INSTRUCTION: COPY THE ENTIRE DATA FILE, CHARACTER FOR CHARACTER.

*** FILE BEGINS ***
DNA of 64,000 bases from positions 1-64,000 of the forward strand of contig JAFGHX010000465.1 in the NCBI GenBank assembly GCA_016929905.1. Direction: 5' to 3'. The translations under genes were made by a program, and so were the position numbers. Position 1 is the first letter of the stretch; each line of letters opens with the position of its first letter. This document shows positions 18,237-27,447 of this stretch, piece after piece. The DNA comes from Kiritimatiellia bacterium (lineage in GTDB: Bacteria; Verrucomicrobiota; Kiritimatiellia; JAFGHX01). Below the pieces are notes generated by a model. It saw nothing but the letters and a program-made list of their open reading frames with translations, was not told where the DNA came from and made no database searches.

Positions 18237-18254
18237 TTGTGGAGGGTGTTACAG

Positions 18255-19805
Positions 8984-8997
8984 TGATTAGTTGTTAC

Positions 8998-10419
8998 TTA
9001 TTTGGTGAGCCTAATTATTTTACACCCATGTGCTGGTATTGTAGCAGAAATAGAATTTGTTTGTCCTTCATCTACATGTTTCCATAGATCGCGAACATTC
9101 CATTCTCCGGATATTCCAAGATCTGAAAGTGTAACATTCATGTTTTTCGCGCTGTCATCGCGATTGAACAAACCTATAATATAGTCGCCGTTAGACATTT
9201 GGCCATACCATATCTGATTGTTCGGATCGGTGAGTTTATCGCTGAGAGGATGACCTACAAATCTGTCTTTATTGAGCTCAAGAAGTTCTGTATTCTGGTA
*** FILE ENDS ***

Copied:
DNA of 64,000 bases from positions 1-64,000 of the forward strand of contig JAFGHX010000465.1 in the NCBI GenBank assembly GCA_016929905.1. Direction: 5' to 3'. The translations under genes were made by a program, and so were the position numbers. Position 1 is the first letter of the stretch; each line of letters opens with the position of its first letter. This document shows positions 18,237-27,447 of this stretch, piece after piece. The DNA comes from Kiritimatiellia bacterium (lineage in GTDB: Bacteria; Verrucomicrobiota; Kiritimatiellia; JAFGHX01). Below the pieces are notes generated by a model. It saw nothing but the letters and a program-made list of their open reading frames with translations, was not told where the DNA came from and made no database searches.

Positions 18237-18254
18237 TTGTGGAGGGTGTTACAG

Positions 18255-19805
Positions 8984-8997
8984 TGATTAGTTGTTAC

Positions 8998-10419
8998 TTA
9001 TTTGGTGAGCCTAATTATTTTACACCCATGTGCTGGTATTGTAGCAGAAATAGAATTTGTTTGTCCTTCATCTACATGTTTCCATAGATCGCGAACATTC
9101 CATTCTCCGGATATTCCAAGATCTGAAAGTGTAACATTCATGTTTTTCGCGCTGTCATCGCGATTGAACAAACCTATAATATAGTCGCCGTTAGACATTT
9201 GGCCATACCATATCTGATTGTTCGGATCGGTGAGTTTATCGCTGAGAGGATGACCTACAAATCTGTCTTTATTGAGCTCAAGAAGTTCTGTATTCTGGTA